> contexts. I have no objection to that, except that reduction to
> observable behaviour does not exhaust the analysis.

I hope you can see that there is no such 'reduction'

> For example, why do some people hesitate when they try to
> suppress a secret? The answer is that it takes computational
> work to check and guard against the betrayal of a secret, which
> can take a discernible amount of time. Reduction of all mental
> terms to outer bodily activity misses such phenomena. Investigation of
> the mechanisms of mind tries to give an account of it.

Perhaps, the above has helped indicate how I woul incorporate your comment here?

> To state this in another way: thoughts are real and not only
> dispositions to act. There is an enormous amount of internal
> behaviour that, unless communicated, remains private and
> unobservable. Another example: I may form a sentence in my
> mind in response to one of your points, then decide against it,
> and write a different one instead. The sentence I did not write
> but only thought did not manifest in outer bodily activity. Do
> you deny its existence?

Of course not (but thanks for allowing me to clarify). The point is, rather, that the
sentence cannot be understood outside of a grasp of outward human activity. The
sentence must not be reduced to the neuron movement etc. that goes on as you
think up a sentence. The sentence was learnt in the context of outward social
activity, and only in light of such a context do we grasp the sentence. The neuron
movement (etc.) helps to enable these things but it does not constitute them.
(I am not saying you are making such a reduction, indeed am curious to explore
your notion of a 'virtual machine').


> But now you have swapped from outer bodily activity to "inner
> structures" of the body. It seems to me that the term "body" is
> entirely innapropriate in this context. Take a computer -- it has a
> material body manifest to the eye, but it also instantiates a large
> number of virtual machines that are not. Why not replace your talk of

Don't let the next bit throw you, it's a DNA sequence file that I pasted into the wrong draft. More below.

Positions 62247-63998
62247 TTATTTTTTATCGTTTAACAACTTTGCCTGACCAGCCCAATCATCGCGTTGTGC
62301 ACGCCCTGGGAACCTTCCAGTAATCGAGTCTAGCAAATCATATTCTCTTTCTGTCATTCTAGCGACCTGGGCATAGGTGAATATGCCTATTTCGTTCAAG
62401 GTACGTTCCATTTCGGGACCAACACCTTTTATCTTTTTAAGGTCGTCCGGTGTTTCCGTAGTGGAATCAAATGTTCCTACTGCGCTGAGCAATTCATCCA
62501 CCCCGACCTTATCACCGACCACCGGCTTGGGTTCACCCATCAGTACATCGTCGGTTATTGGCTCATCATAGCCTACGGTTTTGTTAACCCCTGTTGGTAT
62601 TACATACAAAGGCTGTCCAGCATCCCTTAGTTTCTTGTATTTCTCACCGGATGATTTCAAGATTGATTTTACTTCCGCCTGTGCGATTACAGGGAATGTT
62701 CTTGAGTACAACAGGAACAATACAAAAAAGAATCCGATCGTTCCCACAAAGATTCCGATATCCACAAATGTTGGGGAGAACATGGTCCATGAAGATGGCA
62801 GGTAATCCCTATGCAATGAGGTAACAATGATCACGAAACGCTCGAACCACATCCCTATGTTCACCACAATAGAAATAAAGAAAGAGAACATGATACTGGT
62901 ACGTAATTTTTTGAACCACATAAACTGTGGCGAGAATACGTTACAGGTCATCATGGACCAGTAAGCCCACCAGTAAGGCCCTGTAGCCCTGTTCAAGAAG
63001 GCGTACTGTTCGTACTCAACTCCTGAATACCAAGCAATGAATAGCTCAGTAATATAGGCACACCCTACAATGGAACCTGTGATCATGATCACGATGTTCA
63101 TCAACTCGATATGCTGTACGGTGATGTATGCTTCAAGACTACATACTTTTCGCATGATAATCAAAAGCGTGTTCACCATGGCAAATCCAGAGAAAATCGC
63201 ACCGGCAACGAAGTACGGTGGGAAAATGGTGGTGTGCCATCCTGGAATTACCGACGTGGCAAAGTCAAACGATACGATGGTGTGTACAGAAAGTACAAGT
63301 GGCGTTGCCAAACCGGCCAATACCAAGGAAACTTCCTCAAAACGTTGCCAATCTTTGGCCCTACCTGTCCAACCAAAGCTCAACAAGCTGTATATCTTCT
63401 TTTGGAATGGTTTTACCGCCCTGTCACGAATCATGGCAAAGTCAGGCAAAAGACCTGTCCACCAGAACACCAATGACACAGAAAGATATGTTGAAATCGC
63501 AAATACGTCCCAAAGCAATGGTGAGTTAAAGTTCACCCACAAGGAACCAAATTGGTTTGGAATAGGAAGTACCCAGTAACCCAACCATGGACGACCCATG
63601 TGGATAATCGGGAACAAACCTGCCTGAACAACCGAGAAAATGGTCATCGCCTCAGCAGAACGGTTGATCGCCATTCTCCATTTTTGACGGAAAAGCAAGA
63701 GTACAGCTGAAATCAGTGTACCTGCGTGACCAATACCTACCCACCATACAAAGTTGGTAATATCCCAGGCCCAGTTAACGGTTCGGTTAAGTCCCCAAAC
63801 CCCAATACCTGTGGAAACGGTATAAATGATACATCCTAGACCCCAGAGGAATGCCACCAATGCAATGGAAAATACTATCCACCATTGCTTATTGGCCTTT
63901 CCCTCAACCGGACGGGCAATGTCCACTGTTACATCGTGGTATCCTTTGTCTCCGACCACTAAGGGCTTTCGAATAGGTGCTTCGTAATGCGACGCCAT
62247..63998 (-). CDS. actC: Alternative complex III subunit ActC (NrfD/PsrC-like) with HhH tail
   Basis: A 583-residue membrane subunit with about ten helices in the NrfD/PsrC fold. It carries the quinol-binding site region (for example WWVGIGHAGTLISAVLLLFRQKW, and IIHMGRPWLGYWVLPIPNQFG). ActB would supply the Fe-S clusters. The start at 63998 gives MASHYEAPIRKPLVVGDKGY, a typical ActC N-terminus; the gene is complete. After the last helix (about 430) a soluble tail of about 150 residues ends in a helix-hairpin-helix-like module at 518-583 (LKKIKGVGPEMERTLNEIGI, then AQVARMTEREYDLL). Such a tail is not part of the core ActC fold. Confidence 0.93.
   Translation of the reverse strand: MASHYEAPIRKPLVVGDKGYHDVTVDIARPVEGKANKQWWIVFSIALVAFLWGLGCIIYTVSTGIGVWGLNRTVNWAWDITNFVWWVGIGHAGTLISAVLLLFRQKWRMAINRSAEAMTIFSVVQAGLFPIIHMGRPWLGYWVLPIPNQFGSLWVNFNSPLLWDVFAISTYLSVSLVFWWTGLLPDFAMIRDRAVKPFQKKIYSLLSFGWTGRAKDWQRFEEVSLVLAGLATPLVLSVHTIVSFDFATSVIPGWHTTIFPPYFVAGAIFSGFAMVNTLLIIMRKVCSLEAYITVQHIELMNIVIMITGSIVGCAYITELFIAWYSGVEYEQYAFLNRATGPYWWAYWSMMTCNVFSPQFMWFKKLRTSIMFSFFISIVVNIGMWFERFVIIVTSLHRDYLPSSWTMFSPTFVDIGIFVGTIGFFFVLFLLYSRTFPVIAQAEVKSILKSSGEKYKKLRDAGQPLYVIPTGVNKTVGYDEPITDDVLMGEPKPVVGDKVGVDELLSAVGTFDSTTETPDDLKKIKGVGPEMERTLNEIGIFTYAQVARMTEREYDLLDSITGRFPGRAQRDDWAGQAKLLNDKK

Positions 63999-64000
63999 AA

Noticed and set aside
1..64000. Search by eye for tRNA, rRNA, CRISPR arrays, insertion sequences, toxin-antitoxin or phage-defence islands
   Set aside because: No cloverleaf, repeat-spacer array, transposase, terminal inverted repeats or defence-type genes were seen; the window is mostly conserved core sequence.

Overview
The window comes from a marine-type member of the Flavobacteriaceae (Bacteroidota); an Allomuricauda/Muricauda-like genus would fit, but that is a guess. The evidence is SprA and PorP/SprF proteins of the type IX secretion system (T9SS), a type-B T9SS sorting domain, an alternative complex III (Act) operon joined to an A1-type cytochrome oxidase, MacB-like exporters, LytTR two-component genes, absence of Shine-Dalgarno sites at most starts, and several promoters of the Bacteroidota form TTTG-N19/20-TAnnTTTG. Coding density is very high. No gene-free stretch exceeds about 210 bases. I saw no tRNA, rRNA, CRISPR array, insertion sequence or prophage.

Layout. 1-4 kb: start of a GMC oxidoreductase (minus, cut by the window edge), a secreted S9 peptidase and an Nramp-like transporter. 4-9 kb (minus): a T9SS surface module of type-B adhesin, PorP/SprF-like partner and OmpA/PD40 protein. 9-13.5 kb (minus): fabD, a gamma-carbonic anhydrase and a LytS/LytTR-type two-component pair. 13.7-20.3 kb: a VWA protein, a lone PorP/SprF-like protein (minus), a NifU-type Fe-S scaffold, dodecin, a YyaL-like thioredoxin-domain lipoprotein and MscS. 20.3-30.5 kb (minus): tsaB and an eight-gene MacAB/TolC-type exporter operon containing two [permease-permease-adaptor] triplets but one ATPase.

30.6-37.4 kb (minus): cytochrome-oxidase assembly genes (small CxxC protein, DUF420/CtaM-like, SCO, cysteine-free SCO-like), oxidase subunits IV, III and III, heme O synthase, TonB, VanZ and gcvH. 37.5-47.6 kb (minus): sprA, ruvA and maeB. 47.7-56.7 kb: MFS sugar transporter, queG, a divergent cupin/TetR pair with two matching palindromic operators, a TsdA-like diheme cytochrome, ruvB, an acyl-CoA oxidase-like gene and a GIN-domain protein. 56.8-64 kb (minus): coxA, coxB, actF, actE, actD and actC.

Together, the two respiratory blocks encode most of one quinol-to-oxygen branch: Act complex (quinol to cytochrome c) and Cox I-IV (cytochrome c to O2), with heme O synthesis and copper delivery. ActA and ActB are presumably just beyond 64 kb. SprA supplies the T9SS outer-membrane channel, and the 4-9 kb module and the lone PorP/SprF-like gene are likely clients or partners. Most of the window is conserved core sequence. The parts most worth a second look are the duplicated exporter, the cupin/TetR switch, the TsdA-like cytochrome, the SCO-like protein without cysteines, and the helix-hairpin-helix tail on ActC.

> "innter structures of the body" with the modern ontology of
> information processing mechanisms? Why not follow the prevalent
> paradigm in the field of cognitive science, which, granted, may not
> have a sophisticated understanding of materialist dialectics, but due
> to the division of labour, does concentrate all its labour on
> answering these questions.

The ultimate answer to your question has to do with the problem of theory-ladeness
and reference, believe it or not. If the mind were like a computer, how could it know
that its' ideas were true? Its' ideas are one thing, but their referents are totally
different. How could the chasm be bridged? I don't think it could. Reference requires
access to something akin to the object referred to. What could this be, for humans?
It is outward human bodily activity. Such activity is in *direct* contact with the object.
This activity continually and fluidly adapts to the object. This activity in fact changes
itself and the object simultaneously. Any designer worth their salt would, if they
could, ensure that self-awareness of outer bodily activity was at the heart of any
mechanisms associated with reference.

> > Your argument re 'private' experience is of course heavily attacked
> > by Wittgenstein.
> He attacks the possibility of a private language. I do not think
> this is relevant.

It means that thoughts are public, like outward bodily activity.

> To avoid another confusion -- I do think as a rule of thumb that
> what is conscious is precisely what is social, although the vast
> majority of information processing that occurs is unconscious,
> following Freud.
> > How do you avoid a collaspe to solopsism?
> You'll need to expand this point if I am to answer it.

Hmm..doesn't make sense in this context, so best ignored!

Many thanks,